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Fidelity Bank pushes for non-oil export



Fidelity Bank awarded CG+, highest corporate governance rating on stock market


Fidelity Bank Plc is stepping up efforts at its prominent role in increasing Nigeria’s foreign exchange earnings by boosting the nation’s non-oil export.

The lender recently hosted the second edition of its non-oil exports expo tagged the Fidelity International Trade and Creative Connect (FITCC) in Houston, Texas, United States of America.

The two-day event saw the signing of a cocoa pre-export deal with AFREXIM Bank and JohnVents Industries worth $40million, adjudged a landmark development by analysts in the exports space.

FITCC Houston also featured exhibitions by more than 160 Nigeria and U.S-based businesses, as well as panel sessions, as stakeholders engaged on strategies to increase the pipeline of Nigerian businesses that export into the American market.

In recognition of the bank’s commitment to fostering bilateral trade and economic development between Nigeria and the USA through its FITCC initiative, the Mayor of Houston, Sylvester Turner, proclaimed October 25, 2023 as FITCC Day in the City.

According to a statement by the bank, the proclamation reads in part, “Whereas, The Fidelity International Trade and Creative Connect summit committed to fostering bilateral trade and economic development between the city of Houston and Nigeria. The city of Houston commends Fidelity Bank Nigeria for its commitment to enhance international trade.

“Therefore, I, Sylvester Turner, Mayor of the City of Houston, hereby proclaim October 25, as Fidelity International Trade and Creative Connect Day.”

On her part, Mrs. Nneka Onyeali-Ikpe, Fidelity Bank’s MD/CEO, in her welcome address at the event, said: “We are grateful for the warm welcome from the Houston community and residents of Nigerian descent.

“Quite often, we are asked why we chose to host this year’s FITCC in the city of Houston and our response has revolved around the economic opportunities provided by its demographic profile and ethnic diversity, as well as its strategic location, which makes the City the ideal destination for international trade and a transit point to other regional markets in the South of the United States of America”.

The first edition of FITCC had held last year in London, United Kingdom, featuring a host of activities designed to position Nigerian businesses for increased partnership, financing, product-offtake and investment opportunities in the United Kingdom and Europe.

Onyeali-Ikpe had noted, “In collaboration with our strategic partners, we have created this platform to connect Nigerian exporters with UK buyers. This inaugural edition of the FITCC hosts more than 100 exhibitors from Nigeria with product offerings ranging from processed food to fashion, fintech and the arts.

“Fidelity Bank is a leading financial institution in Nigeria and a market leader in supporting small and medium scale enterprises and export-oriented businesses.

“This event is, therefore, an extension of the support that we provide to the business ecosystem in Nigeria as work to help them compete favourably on the global stage.”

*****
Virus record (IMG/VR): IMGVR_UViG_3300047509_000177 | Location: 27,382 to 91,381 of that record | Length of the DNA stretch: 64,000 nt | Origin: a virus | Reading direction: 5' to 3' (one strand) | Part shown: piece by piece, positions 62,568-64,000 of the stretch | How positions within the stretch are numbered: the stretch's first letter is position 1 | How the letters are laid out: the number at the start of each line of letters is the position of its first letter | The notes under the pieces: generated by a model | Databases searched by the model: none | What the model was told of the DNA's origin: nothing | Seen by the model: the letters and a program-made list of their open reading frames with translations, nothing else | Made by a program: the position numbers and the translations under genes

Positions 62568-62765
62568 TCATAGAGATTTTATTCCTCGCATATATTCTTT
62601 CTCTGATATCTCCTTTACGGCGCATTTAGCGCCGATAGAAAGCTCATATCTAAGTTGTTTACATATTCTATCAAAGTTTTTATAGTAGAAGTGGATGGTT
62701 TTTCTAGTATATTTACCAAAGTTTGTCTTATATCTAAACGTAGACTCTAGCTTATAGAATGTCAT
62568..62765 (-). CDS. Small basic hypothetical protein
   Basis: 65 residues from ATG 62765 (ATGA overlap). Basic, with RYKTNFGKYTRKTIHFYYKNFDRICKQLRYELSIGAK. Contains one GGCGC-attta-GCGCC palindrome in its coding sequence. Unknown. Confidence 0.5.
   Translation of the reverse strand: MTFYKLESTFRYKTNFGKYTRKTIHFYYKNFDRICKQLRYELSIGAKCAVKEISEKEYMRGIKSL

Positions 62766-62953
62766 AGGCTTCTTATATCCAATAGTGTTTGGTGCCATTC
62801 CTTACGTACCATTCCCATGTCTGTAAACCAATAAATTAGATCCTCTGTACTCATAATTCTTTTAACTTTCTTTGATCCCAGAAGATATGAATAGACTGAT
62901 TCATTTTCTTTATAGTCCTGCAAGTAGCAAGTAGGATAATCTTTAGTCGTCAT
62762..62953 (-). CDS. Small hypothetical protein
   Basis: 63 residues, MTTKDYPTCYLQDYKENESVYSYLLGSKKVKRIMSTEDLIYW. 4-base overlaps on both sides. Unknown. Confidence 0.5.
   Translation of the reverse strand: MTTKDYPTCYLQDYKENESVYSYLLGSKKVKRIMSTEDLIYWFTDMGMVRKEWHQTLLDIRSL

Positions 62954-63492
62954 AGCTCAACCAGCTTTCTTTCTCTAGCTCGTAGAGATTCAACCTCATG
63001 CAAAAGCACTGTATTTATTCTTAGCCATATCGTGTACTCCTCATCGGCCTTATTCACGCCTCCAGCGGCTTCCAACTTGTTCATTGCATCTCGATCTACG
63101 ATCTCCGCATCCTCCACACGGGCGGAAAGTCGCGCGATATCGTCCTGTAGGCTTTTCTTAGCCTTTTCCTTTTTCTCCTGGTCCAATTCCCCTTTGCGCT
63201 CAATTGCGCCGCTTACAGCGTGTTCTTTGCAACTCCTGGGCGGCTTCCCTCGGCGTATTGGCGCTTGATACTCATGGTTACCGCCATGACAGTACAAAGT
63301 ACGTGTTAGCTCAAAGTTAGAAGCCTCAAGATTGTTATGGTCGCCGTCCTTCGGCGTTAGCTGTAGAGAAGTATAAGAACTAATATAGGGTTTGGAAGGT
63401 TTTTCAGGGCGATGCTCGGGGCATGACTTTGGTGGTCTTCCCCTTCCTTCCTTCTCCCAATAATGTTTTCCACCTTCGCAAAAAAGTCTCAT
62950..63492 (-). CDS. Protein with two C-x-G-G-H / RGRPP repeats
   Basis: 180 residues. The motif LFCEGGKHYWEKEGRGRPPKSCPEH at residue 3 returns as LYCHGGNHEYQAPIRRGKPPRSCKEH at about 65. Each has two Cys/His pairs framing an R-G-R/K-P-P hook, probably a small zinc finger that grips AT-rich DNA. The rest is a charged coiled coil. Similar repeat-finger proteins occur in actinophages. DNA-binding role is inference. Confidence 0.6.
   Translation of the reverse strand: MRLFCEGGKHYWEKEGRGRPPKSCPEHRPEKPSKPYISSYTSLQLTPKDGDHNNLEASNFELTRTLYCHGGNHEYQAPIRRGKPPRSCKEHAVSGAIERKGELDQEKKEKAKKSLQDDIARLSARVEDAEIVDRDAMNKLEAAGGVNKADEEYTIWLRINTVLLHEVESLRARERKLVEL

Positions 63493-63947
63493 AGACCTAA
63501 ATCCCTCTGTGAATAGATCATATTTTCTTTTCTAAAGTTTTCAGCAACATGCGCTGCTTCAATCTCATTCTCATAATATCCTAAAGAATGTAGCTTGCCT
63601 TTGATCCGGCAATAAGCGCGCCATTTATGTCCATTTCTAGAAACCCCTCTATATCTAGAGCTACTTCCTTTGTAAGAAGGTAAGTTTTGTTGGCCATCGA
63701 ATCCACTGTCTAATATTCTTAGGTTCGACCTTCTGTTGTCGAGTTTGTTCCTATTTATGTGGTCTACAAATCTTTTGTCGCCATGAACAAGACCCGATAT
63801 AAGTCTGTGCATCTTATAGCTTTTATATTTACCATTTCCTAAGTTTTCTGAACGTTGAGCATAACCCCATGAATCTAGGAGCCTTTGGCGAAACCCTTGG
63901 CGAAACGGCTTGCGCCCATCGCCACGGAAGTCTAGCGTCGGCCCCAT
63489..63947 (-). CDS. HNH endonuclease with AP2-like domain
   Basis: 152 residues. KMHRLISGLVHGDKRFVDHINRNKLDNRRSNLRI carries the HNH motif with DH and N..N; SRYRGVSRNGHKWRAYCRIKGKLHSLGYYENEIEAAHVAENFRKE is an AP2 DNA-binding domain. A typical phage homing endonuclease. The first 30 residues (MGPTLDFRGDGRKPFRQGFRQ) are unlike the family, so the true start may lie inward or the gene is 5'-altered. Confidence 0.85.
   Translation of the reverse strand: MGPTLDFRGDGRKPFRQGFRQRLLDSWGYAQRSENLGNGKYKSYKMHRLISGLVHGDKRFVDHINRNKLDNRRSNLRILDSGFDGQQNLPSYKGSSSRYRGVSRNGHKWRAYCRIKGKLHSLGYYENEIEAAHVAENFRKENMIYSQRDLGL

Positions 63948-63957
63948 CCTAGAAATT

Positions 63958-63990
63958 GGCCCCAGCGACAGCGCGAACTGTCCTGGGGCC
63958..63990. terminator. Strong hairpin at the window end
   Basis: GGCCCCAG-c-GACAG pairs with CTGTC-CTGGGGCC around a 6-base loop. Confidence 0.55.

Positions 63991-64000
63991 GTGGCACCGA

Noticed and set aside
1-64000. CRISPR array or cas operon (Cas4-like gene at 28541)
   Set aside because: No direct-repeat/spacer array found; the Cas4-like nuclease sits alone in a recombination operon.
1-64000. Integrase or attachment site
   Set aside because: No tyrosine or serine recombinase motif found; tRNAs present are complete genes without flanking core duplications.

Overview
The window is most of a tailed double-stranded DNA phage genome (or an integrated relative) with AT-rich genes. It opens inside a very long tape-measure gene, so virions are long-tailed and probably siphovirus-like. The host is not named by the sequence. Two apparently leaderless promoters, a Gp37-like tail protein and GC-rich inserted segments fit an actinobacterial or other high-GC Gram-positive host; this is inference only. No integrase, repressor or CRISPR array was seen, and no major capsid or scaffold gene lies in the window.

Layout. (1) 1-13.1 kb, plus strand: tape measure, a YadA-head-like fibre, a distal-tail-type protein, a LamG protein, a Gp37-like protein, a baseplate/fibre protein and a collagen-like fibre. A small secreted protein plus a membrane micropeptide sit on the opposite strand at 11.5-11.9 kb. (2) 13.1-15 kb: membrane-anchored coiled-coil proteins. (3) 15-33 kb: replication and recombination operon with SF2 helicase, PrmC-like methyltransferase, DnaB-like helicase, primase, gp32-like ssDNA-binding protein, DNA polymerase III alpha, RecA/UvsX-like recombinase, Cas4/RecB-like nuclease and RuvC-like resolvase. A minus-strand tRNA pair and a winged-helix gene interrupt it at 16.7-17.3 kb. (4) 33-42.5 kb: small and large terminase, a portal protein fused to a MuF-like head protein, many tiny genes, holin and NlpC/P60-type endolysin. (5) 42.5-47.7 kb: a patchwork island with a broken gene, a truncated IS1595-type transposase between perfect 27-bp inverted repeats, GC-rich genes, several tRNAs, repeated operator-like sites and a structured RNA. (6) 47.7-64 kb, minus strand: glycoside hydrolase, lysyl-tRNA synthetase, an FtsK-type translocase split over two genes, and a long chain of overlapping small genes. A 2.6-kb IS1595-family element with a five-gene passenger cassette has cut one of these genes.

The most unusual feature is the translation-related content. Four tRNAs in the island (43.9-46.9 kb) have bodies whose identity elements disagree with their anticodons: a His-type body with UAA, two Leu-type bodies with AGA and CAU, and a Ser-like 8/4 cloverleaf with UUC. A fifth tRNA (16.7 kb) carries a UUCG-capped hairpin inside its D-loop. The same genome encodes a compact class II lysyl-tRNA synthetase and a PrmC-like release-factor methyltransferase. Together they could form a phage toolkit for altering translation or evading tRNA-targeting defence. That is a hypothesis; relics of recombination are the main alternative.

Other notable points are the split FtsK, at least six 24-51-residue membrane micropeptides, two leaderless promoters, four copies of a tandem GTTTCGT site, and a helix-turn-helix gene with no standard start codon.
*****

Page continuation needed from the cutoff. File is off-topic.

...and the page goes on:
Unwavering commitment

Two years ago, the bank reaffirmed its commitment to actively support the Central Bank of Nigeria’s (CBN) efforts to achieve its then goal of $200 billion in foreign exchange repatriation from non-oil exports within five years.


Speaking at a workshop for exporters and investors on the implementation and opportunities in the CBN RT200 FX Policy, held in Kano, the Executive Director, Northern Businesses, Fidelity Bank Plc, Hassan Imam, stated that the bank would not relent in its efforts to bridge the knowledge gap in the non-oil sector space by facilitating the necessary processes and documentation for the policy, with the goal of increasing FX repatriation through exportation.

The Regional Bank Head, North West 1, Fidelity Bank Plc, Mannir Ringim, re-emphasised the bank’s readiness to support government’s economic imperatives to boost revenue in non-oil sector of the economy.

“As you know, Nigeria is currently an import-dependent economy with so much pressure on our currency and the source of revenue as a nation is petrol dollar. So, the initiative of the CBN is to leverage on our non-oil products especially in agriculture like hibiscus flower, cashew nut sesame and many other products for exports.

“Now, Fidelity Bank wants to remain the exporters’ bank of choice not only by providing finance but by helping exporters in bridging the knowledge gap in exporting their commodities. We are committed to this initiative to improve our economy, reduce pressure on local currency and provide an enabling environment to grow the non-oil sector to also create massive job opportunities”, Ringim explained.

In 2019, Fidelity Bank trained over 100 SMEs at the eighth edition of its Export Management Programme (EMP) with the aim of providing impactful, world-class support to Micro Small Medium Enterprises (MSMEs) in Kano State.

Organised by the bank in partnership with the Nigerian Export Promotion Council (NEPC) and the Lagos Business School (LBS), the programme was designed specifically to enhance the competitiveness of export-oriented businesses.

The EMP, which was launched in 2016, covers topics like export documentation, selection and implementation of supply chain management for exports and application of export development business processes among others.

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